Richard Ayoade’s film gives us a hapless protagonist trapped in a web of illogical but rigid social and political rules. This poor schlub finds himself living in a nightmare from which he cannot awaken.

The problem is that for me dramatizations of Kafka never really work.  They may be well acted, imaginatively mounted, and they may deal with important human issues. But what seems subversive and insightful on the printed page always comes off as a bit silly and, worse, boring when brought to the screen. Kafka-ish yarns are always about an Everyman…and Everymen aren’t all that interesting.

Once in a blue moon a director takes a Kafkaesque situation and makes it both funny and compelling — Terry Gilliam’s “Brazil,” for example.

“The Double” works about half the time, thanks to its depiction of a glum alternative world and a bravura double performance from Jesse Eisenberg. But it can’t quite make it over the hump.

Eisenberg is best known for playing dweebs in films like “Zombieland” and “Wonderland” and — let’s face it — “The Social Network.” Here gets to play not only a disaffected dweeb but also his lookalike tormentor. Two characters that are polar opposites.

And, yes, the kid can act. He’s so good here I wish I liked the movie more.

Simon (Eisenberg) lives in a grungy, ill-lit metropolis in which technology seems to have peaked around 1935.  He’s employed by some sort of government agency ruled by the Colonel (James Fox), a paternalistic Big Brotherish figure in a white uniform. Exactly what this agency does is never made clear, but it must be important since it has a high degree of security. When he leaves his ID at home, Simon has a hard time convincing anyone at work that he’s been coming there for years.  He’s that forgettable.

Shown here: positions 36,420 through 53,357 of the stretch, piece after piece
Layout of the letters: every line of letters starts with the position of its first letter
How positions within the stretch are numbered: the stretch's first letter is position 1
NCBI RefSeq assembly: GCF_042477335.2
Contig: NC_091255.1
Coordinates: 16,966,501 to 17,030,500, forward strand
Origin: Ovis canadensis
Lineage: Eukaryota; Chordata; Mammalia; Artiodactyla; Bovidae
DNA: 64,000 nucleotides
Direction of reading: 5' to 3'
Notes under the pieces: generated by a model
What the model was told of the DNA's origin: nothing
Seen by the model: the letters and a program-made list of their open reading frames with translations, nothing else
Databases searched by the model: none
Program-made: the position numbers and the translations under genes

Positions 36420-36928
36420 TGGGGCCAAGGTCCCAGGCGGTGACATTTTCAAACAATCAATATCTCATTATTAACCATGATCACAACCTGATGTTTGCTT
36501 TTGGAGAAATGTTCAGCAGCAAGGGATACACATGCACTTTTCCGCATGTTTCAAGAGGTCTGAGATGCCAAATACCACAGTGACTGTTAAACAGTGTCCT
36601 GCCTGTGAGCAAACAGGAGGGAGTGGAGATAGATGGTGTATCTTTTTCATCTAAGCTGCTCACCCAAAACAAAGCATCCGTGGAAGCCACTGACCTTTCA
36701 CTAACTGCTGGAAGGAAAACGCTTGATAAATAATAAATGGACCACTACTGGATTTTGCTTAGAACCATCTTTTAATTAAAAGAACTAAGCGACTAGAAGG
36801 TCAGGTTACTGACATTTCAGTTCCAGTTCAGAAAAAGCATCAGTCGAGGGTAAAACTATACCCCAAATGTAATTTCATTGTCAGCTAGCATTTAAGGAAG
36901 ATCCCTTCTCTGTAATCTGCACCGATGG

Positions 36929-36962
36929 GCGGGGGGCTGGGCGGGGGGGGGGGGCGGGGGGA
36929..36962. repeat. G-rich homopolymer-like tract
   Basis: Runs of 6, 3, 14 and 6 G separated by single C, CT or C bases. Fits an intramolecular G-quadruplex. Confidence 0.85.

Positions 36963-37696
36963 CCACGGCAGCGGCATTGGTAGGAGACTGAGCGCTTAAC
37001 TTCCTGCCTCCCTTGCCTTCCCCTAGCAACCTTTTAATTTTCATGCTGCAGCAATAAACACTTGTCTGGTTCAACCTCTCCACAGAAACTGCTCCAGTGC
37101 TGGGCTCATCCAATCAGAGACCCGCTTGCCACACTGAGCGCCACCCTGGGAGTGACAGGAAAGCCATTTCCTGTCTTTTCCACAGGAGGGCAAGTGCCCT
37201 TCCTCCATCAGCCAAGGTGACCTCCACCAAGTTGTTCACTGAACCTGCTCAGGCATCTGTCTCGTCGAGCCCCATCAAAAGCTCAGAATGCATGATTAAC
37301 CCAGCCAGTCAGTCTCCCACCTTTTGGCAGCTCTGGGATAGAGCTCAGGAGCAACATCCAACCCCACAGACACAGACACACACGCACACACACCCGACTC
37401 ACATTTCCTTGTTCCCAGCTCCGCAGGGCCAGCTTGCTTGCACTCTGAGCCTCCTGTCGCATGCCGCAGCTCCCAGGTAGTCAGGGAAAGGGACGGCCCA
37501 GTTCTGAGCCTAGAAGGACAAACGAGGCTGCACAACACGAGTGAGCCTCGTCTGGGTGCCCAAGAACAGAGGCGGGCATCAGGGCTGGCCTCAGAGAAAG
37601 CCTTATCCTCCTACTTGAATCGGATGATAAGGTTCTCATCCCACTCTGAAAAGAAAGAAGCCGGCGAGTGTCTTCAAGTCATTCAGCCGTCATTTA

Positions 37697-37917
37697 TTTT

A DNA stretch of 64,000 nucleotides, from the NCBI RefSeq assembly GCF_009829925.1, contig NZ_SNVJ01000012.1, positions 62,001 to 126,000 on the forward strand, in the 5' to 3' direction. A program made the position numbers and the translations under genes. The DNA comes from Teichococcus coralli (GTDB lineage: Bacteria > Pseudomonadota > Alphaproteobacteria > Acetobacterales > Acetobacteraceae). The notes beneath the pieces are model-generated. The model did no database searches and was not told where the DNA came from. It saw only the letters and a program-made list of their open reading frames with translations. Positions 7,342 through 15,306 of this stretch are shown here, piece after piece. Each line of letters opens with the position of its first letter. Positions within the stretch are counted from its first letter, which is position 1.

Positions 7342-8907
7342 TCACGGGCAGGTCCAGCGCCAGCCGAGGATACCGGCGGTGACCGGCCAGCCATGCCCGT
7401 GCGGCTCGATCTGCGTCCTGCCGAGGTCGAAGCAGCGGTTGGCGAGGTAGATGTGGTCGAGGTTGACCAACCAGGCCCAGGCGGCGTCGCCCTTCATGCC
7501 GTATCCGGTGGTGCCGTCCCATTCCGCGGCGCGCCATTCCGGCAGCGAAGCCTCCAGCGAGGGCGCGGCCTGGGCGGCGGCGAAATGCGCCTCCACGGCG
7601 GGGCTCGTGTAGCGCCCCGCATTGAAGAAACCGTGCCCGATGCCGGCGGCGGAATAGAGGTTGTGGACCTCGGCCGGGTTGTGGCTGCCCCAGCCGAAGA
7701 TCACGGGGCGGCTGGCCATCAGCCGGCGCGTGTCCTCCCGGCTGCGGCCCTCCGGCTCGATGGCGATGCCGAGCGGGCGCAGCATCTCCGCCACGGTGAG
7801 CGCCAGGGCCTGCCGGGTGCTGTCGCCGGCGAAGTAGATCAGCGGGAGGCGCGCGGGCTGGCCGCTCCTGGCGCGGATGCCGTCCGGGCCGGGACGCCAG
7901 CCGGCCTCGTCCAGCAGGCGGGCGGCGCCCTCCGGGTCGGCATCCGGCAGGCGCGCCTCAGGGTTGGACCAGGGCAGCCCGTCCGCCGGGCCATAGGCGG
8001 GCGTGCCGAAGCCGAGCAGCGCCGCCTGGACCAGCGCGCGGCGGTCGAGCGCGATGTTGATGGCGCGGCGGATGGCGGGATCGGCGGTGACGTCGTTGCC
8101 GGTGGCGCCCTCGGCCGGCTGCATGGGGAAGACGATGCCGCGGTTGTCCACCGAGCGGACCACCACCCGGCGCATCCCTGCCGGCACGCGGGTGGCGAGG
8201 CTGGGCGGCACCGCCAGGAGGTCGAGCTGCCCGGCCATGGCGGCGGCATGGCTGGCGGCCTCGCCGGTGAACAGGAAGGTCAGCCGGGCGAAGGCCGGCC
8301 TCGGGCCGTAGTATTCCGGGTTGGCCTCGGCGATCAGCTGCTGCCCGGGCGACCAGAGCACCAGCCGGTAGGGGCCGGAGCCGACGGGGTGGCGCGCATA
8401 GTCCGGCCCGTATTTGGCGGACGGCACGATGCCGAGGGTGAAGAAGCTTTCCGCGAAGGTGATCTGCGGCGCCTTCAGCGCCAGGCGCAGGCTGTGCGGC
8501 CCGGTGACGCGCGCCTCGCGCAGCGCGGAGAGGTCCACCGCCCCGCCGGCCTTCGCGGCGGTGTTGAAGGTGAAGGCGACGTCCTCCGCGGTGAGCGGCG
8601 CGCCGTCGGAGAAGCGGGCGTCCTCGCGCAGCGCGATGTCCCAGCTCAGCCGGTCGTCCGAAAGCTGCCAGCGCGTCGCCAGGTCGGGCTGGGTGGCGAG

Our man yearns for success but is totally lacking in the qualities that might bring it. He’s got no self-assurance, creativity, or charisma.

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sapphires no. 1“THE SAPPHIRES” My rating: B (Opens April 5 )

103 minutes | MPAA rating: PG-13

Even with its flaws “The Sapphires” is a charmer. Heck, the flaws even make it more loveable.

This Down Under comedy from Aussie TV director Wayne Blair is based on real events: In 1968 a quartet of aboriginal women went on tour in Vietnam performing soul music for American troops .

“The Sapphires” (that’s the name they gave themselves) isn’t a terribly polished effort…and that’s a good thing. There’s a slightly ragged, hey-kids-let’s-put-on-a-show quality to the proceedings. Most of the performances are low-keyed and unforced – borderline nonprofessional, in fact – but that only makes the experience more realistic.

And if the filmmakers display an occasionally heavy hand in serving up some social issues, at least the movie has more on its mind than just  chucking us under the chin.

Best of all, at the center as the group’s hustling manager  is Irish import Chris O’Dowd, a master of drollery who steals his every scene.

Even in a cast heavy with comedy talent, O’Dowd stood out in 2011’s “Bridesmaids” (he was the funny/sweet and wholly original state trooper who stalked Kristen Wiig’s character). In “The Sapphires” he cements the deal. 

As Dave Lovelace, a pop music fanatic and all-around reprobate, he’s a slacker before there was a name for them, a deep pool of generally useless musical trivia, and an earnest romantic when the right woman comes along.

He does all this without even trying.